“We are 100 percent supportive of what she’s doing. We’re very comfortable with where she is,” said Gambelli, who declined to address specific revenue figures.

She did not deny, however, that some advertisers had chosen to leave the show. Some brands, Gambelli said, do not want to appear alongside opinion programming. Ingraham’s show, she said, has not been “singled out.”

Still, big brands such as Acura, Subaru, Progressive Insurance and National Car Rental remain among the top advertisers on Hannity’s and Carlson’s shows, according to Kantar.

Gambelli said Media Matters, the liberal group that tracks conservative media, and other activists have made it uncomfortable for brands to align themselves with certain content.

Advertisers, Gambelli said, “don’t go away because they’re boycotting. They go away because they don’t want to be part of the conversation.”

“They’re kind of forced off, whether they want to be or not,” she said. “They go silent for a while because they don’t want to be part of the controversy either way…They go quiet and come back.”

Before the boycott, 229 brands advertised on “The Ingraham Angle,” according to Kantar. In the month following, it was 71 and, as of last month, it was 85.

With most big national brands gone, Swollen said Ingraham’s commercial breaks are now mostly filled with direct-sales ads — companies hawking a specific product to order. Swollen described them as “bottom feeders,” meaning that they often look to buy leftover space at discounted rates and are less picky about where their ads appear.

He estimated that the hit to Ingraham’s show could range from 15 percent to 30 percent of its advertising revenue. But Fox News, which rakes in billions per year, can easily weather that loss, especially since a big chunk of its revenue comes from cable and satellite companies that pay to carry the network.

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Gambelli said that Fox News does not count revenue from individual shows and that it values direct-response advertisers as much as any other.

“We don’t base how we program based on revenue as much as how we’re appealing to our viewers. That’s our first and foremost objective,” she said. “Because her audience is so valuable.”

The bigger change is for advertisers, who are increasingly skittish about being associated with such controversial content.

“In this era, I don’t think that advertisers will dare to go back, at least not for a while,” said Pinar Yildirim, a marketing professor at the University of Pennsylvania’s Wharton School. Yildirim said that with polarization running so high, “people are more sensitive now.”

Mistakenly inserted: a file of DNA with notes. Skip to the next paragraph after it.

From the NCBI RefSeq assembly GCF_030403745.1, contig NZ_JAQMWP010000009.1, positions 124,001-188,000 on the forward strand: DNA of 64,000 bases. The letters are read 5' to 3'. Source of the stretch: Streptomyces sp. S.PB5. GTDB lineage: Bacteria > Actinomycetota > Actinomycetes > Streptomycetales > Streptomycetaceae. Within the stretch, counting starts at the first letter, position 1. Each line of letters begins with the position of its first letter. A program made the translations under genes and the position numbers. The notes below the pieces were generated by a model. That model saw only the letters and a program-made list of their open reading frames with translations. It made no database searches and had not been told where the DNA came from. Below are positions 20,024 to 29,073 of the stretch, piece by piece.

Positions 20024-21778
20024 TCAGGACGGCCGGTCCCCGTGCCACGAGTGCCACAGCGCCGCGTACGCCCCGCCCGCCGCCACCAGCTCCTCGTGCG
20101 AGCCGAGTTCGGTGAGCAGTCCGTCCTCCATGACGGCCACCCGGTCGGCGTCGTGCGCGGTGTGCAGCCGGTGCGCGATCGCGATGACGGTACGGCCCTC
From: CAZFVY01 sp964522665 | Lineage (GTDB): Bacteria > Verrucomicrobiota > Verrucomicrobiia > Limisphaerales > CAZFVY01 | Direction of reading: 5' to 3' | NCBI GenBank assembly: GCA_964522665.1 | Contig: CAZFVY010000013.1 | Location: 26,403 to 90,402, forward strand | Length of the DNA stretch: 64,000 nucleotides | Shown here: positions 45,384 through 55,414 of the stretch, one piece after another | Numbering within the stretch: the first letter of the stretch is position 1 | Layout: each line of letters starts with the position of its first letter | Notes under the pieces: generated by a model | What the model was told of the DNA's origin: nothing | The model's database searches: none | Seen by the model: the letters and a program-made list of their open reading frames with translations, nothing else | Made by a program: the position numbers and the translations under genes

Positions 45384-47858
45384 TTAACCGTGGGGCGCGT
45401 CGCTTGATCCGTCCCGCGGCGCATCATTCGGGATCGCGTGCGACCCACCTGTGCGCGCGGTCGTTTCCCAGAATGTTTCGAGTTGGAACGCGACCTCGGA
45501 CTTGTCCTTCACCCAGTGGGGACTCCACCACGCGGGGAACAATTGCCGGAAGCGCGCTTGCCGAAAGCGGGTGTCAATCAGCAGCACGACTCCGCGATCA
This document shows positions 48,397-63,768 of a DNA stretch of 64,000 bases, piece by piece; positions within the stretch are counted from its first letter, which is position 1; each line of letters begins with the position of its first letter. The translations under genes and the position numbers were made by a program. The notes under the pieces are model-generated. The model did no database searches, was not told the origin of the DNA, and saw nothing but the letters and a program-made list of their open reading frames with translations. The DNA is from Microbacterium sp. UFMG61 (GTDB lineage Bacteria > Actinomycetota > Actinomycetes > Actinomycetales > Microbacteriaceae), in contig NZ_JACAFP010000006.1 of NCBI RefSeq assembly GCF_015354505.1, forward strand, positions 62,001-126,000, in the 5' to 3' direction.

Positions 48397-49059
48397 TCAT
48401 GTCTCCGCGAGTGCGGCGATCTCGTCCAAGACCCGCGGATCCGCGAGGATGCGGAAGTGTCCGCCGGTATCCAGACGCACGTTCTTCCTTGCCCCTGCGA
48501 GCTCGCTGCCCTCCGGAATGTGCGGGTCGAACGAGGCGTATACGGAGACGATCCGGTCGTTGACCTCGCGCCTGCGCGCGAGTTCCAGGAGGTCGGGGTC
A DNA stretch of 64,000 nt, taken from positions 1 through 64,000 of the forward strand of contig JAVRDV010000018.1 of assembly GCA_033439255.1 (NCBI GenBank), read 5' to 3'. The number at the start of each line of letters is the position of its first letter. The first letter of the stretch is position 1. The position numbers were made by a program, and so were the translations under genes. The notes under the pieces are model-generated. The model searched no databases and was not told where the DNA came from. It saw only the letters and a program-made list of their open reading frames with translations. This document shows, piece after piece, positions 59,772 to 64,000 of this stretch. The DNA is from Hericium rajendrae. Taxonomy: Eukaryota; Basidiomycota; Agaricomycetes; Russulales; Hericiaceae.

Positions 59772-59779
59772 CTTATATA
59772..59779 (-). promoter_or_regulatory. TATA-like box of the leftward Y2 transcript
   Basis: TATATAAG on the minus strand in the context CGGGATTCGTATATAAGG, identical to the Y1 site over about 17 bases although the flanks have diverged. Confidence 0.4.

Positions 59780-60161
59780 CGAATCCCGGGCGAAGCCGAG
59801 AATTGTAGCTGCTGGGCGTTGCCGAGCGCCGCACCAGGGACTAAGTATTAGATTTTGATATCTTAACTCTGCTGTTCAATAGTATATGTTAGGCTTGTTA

“We should not expect advertisers to go back as soon as they would have before Trump,” she said.

Ingraham, of course, is known for her penchant for inflammatory comments. In addition to the statements that led directly to the boycotts, she drew intense criticism over the summer for saying that “massive demographic changes have been foisted upon the American people” during a monologue about immigration.

One advertising executive said that most brands he works with find it easier to steer clear of the Fox News primetime block. He said CNN and MSNBC are not subject to the same concerns, since those networks’ hosts have not courted controversy at the same level.

“Those primetime personalities for the most part have proven themselves over time to be more trouble than they’re worth,” the executive said of Fox News.

Gambelli pushed back on this point in a statement, touting Carlson, Ingraham and Hannity’s top ratings and saying that “they have the most buzz of any anchors in cable news.”

But Ingraham’s controversies have also worn on her staff, contributing to low morale, according to two people familiar with the show’s dynamics.

Ingraham’s executive producer Tommy Firth disputed any morale issues, saying in a statement that the team was proud of its work. “The opportunity to work with Laura in primetime on the number one cable network on the planet is not lost on any of us and our entire team enjoys being part of a hit show,” he said.

There is no denying, though, that the same opinions that win Ingraham so many fans among her base have also offended others, leading to controversy after controversy.

“You’re not making a show when there’s all that stuff,” one of the people familiar with the show said. “You’re putting out fires.”